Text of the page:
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Incompressible flow condition intuition

As you have said it is derived from the continuity equation (which is one of Euler fluid equations) $$\frac{\partial \rho}{\partial t}+\nabla\cdot(\rho \mathbf u)=0$$ if the density of the fluid $\rho$...
Mauricio's user avatar
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Incompressible flow condition intuition

An intuitive explanation comes from the meaning of the word divergence itself. If the divergence of the velocity is zero, it means that there is no (net) inflow or outflow of fluid from a given volume....
CompassBearer's user avatar
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Incompressible flow condition intuition

You ask"How is there a relation between the density of the fluid and its speed"? There is none $\nabla u=0$ says only that the velocity does not change for example in x direction .
trula's user avatar
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Stress/forces on elements in continuum mechanics

In continuum mechanics, the stress tensor is a point function, and all 9 components exist at each point. When you do a force balance in a fluid parcel, the stress vector is evaluated locally at each ...
Chet Miller's user avatar
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Why is the strain tensor of a rod under uniform torsion the same everywhere along the rod?

Axial $z$-coordinate is homogeneous (and thus the solution doesn't depend on $z$) for: slender beams, if one excludes the region close to the extreme sections of the beam; with no distributed loads ...
basics's user avatar
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Work performed by hydrostatic pressure

With a little less math, the power of a stress distribution $\mathbf{t}_n$ over the boundary of a volume $V$ is $$P(t) = \oint_{\partial V} \mathbf{t}_n \cdot \mathbf{u} \ ,$$ being $\mathbf{u}$ the ...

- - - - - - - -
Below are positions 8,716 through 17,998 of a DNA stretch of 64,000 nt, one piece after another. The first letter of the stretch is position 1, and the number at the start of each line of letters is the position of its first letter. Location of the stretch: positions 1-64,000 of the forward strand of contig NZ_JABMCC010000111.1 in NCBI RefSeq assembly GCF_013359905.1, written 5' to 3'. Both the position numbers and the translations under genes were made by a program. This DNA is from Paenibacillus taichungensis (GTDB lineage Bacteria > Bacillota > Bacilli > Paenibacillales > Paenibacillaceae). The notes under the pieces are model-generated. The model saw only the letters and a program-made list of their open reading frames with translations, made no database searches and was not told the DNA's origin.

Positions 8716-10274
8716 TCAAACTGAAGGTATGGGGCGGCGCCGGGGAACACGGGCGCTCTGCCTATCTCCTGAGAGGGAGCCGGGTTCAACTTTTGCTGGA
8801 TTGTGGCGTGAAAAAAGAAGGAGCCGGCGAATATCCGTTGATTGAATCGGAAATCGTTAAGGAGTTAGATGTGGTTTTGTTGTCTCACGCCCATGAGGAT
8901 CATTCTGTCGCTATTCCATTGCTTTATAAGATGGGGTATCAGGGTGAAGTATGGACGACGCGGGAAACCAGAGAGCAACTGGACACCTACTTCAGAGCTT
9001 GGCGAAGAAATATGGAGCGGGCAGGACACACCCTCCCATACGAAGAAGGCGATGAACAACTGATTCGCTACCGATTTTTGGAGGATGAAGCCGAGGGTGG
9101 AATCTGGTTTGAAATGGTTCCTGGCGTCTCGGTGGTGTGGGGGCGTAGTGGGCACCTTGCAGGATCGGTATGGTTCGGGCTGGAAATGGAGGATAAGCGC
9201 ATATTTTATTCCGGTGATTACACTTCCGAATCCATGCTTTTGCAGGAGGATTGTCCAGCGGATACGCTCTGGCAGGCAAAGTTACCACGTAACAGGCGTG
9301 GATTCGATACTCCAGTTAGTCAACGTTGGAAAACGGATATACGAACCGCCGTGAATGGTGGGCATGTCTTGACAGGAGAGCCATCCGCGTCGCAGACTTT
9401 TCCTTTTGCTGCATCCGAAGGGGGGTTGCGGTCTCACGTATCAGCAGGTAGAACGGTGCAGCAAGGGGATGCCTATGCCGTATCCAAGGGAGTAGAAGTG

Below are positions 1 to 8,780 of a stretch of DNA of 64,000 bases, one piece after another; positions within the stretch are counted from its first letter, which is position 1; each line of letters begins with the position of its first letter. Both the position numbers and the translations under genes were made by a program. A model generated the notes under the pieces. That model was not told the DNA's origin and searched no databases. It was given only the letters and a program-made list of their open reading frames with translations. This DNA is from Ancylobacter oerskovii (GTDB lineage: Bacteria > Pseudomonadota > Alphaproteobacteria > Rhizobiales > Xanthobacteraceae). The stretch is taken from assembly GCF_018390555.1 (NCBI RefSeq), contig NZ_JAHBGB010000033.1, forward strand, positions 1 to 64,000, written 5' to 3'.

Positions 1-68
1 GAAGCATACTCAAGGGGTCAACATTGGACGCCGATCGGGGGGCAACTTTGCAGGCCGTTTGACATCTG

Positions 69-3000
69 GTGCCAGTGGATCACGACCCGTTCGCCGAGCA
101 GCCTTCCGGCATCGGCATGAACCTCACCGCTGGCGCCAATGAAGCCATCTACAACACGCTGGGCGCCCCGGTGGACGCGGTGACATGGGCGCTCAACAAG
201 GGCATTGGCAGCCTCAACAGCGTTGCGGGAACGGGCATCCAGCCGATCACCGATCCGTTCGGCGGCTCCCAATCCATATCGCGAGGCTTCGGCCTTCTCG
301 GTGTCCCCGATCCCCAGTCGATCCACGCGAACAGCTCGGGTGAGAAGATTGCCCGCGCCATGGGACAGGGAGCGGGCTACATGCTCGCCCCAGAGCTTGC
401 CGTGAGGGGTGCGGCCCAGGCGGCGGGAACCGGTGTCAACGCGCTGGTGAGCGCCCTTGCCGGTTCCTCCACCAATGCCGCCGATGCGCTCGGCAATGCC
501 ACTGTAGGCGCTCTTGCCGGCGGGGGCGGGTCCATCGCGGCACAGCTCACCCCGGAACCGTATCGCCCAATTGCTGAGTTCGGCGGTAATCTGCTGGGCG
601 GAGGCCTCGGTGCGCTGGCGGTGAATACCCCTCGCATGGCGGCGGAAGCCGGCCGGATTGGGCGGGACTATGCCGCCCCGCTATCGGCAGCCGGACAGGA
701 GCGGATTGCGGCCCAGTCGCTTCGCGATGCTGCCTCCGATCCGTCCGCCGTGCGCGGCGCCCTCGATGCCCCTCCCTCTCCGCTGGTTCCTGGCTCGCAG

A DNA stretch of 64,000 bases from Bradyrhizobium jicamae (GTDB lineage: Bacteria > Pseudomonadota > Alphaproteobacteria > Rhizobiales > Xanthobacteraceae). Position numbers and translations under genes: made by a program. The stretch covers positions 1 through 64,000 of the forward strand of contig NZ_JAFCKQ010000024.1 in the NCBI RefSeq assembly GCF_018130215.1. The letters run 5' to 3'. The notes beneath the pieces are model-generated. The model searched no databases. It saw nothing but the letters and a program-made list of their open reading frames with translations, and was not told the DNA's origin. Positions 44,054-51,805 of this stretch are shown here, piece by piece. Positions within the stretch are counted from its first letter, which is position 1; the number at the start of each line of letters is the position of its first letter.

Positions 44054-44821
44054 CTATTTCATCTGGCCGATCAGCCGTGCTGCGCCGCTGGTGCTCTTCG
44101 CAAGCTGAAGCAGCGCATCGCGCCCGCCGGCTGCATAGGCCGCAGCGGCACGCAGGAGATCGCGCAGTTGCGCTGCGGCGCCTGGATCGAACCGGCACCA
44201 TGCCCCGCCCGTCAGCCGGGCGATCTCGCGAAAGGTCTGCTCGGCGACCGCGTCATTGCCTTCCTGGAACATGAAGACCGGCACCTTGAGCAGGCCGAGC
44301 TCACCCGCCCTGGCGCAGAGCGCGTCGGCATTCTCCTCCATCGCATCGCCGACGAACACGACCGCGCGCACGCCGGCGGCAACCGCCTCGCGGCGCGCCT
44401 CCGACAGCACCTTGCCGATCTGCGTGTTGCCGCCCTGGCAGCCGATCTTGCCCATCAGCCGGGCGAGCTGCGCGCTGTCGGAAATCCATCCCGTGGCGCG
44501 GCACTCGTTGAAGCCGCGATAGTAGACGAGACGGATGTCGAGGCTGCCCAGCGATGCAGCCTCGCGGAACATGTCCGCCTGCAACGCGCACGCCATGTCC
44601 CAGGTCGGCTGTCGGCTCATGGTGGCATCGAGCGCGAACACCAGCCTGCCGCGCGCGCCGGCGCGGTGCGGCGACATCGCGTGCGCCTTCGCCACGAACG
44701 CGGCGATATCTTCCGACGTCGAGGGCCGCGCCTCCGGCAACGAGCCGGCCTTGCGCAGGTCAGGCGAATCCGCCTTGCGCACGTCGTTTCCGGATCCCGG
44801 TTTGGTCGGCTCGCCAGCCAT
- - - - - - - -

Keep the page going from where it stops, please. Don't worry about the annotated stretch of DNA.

basics's user avatar
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Confused about stresses in a small element in solid mechanics

So in the diagram of a stress tensor, the normal and shear stresses on opposite faces of the small cube are equal and opposite. Justified by equilibrium. This is not true. In static conditions, local ...
basics's user avatar
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Work performed by hydrostatic pressure

My intuition is that we are looking at a special case of Stokes' theorem, since we are relating surface integrals to volume changes. To this end, it seems clear enough to me that the differential ...
creillyucla's user avatar
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Rigorously proving equal tension on both ends

This isn't a rigorous proof, but moreso the intuitive answer that I use. Say you're pulling an object with a heavy rope. The end where you pull the rope will be pulling the object's mass and the rope'...
Marcus's user avatar
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